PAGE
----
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FDA Advisory Committee recommends HPV test as primary screening tool for cervical cancer

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The cobas® HPV test could replace the Pap smear for cervical cancer screening


 

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The US Food and Drug Administration (FDA) Microbiology Devices Panel of the Medical Devices Advisory Committee has unanimously recommended that the cobas HPV (human papillomavirus) test be used as a first-line primary screening tool in women aged 25 years and older to assess their risk of cervical cancer based on the presence of clinically relevant high-risk HPV DNA. The committee’s recommendation indicates that the benefits outweigh the risks of the test, and that the cobas HPV test is safe and effective for the proposed indication for use.1

If approved by the FDA, the cobas HPV test would become the “first and only HPV test indicated as the first-line primary screen of cervical cancer in the United States.”2 Although the FDA is not required to follow the Advisory Committee’s recommendation, it takes the advice into consideration.

Data behind the recommendation
The Advisory Committee’s recommendation is supported by data from the ATHENA study, which included more than 47,000 women the largest US-based registration study for cervical cancer screening. Data show that when the cobas HPV test was used as the primary test and Pap cytology as a secondary test, significantly more cervical disease was detected compared with Pap screening alone.2

“Through technological and scientific advancement, we now have a better screening tool for cervical cancer. Women around the world deserve the best tool to know their risk and reduce their chances of developing cervical cancer,” said Roland Diggelmann, COO for the Division of Roche Diagnostics, the company who developed and manufactures the test. “We look forward to working with the FDA and medical community to support the growing understanding and awareness of the role that HPV plays in cervical disease, and the importance of the cobas HPV test, which provides the necessary medical benefit to become the first-line test in a cervical cancer screening strategy.”2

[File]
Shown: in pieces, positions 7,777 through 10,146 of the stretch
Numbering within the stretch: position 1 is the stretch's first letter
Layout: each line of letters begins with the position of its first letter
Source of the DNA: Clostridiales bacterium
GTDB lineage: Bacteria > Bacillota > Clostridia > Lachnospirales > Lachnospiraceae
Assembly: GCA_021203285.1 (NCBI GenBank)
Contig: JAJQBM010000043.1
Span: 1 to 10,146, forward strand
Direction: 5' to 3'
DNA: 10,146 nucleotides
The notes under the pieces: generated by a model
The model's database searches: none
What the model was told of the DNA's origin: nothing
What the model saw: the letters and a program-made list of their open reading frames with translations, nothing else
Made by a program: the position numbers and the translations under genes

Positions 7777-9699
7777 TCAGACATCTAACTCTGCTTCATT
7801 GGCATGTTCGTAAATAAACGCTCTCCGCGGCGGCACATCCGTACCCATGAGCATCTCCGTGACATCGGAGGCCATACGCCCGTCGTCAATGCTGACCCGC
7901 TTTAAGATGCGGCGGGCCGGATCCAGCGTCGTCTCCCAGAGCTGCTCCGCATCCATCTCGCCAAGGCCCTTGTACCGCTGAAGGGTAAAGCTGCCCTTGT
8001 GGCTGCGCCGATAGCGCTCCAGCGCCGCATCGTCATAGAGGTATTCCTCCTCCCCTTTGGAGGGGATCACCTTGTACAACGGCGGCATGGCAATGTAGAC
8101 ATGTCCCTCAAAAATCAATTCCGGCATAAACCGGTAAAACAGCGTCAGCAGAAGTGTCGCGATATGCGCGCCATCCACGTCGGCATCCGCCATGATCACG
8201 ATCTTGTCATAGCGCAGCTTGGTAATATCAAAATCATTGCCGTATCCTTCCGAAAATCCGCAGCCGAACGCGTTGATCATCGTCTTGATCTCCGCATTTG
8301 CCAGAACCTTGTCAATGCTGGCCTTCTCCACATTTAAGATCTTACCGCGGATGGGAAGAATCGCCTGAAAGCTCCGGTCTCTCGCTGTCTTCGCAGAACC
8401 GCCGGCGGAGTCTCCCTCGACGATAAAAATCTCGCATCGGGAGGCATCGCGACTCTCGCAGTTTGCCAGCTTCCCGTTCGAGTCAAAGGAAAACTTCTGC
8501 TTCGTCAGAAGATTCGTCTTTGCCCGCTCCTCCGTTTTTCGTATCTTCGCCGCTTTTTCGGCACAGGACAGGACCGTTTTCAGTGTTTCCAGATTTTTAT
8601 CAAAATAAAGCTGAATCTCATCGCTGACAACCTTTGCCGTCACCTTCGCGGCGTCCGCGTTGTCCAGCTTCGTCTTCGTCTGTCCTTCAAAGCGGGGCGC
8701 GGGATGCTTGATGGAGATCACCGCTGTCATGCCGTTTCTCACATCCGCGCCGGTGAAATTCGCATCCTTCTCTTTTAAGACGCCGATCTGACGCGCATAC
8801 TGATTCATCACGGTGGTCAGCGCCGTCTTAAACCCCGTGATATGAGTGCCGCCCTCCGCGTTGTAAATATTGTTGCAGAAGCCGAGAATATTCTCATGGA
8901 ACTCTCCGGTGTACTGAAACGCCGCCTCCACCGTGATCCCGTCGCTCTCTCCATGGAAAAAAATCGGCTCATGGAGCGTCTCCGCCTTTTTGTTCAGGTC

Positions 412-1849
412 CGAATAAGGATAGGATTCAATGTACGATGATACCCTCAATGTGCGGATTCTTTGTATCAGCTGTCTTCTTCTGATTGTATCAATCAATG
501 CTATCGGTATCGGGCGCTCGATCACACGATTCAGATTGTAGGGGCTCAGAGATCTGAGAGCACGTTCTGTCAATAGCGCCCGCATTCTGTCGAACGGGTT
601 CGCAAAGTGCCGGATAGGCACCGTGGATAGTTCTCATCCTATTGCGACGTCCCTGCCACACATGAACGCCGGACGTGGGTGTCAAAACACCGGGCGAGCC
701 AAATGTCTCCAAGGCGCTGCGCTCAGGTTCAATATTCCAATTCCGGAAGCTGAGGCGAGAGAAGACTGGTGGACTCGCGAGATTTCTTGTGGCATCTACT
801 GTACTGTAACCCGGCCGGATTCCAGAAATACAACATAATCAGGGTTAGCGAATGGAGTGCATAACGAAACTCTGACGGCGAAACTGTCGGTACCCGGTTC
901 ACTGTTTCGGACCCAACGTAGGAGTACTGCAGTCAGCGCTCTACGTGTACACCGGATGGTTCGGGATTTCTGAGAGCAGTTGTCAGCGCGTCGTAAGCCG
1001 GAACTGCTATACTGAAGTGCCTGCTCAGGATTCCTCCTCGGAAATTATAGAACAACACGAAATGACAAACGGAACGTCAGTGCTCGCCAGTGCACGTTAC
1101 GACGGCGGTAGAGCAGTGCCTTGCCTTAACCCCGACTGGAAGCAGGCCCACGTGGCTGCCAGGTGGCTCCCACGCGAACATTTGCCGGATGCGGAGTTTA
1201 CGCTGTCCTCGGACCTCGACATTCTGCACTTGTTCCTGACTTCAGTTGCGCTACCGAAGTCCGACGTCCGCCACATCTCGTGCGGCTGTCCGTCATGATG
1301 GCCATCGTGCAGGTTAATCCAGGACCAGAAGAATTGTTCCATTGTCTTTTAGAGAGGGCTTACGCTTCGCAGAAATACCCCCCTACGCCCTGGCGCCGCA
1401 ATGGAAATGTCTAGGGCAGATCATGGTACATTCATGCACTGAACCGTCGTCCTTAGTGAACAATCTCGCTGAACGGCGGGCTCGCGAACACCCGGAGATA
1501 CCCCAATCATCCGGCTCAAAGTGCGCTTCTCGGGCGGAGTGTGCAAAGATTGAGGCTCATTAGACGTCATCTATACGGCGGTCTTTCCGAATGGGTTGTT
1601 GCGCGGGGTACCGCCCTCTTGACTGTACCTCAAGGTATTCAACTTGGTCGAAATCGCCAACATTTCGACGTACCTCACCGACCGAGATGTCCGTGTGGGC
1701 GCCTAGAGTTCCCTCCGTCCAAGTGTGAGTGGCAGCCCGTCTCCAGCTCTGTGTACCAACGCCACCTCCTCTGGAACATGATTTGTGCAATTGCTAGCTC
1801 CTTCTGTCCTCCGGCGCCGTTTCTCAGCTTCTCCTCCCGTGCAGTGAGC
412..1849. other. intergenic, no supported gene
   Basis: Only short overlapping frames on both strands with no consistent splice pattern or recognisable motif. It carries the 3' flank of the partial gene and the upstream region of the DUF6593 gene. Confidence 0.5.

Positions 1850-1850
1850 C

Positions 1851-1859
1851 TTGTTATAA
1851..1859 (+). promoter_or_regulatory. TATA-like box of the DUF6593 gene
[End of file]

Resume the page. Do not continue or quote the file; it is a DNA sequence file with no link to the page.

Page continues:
How could current practice change as a result of final FDA approval?
The cobas HPV test is currently FDA-approved for co-testing with the Pap smear in women older than age 30 for cervical cancer screening, and for screening patients aged 21 and older with abnormal cervical cytology results.

Mark H. Einstein, MD, MS, chair of the cervical cancer education efforts of the Foundation for Women’s Cancer and professor of obstetrics and gynecology at Albert Einstein Cancer Center and Montefiore Medical Center in Bronx, New York, says final approval of this testing as a primary screening tool represents significant changes to clinical practice. However, “similar to what happened when co-testing [with the cobas HPV test] was approved, it took time for scientific stakeholding groups to update clinical guidelines, then years before clinicians adopted it into routine practice.”

“Unlike a new prescription, clinical algorithms tend to be 'hard-wired' into clinicians heads, and adopting significant change is a process,” Einstein says. “It’s likely that a new cervical cancer screening testing clinical algorithm would be adopted by some clinicians early and by many clinicians over time.” He added that the Society of Gynecologic Oncologists and the American Society for Colposcopy and Cervical Pathology have an interim clinical guidance document currently drafted, and those guidelines will be released soon after any decisions by the FDA.

When that time comes (assuming final FDA approval is received), Einstein says, “some clinical settings will be able to start with the more sensitive HPV test. For some patients, this will be followed by genotyping or cytology. This has been shown to be an effective strategy for honing in on the most at-risk women in a screening population.”

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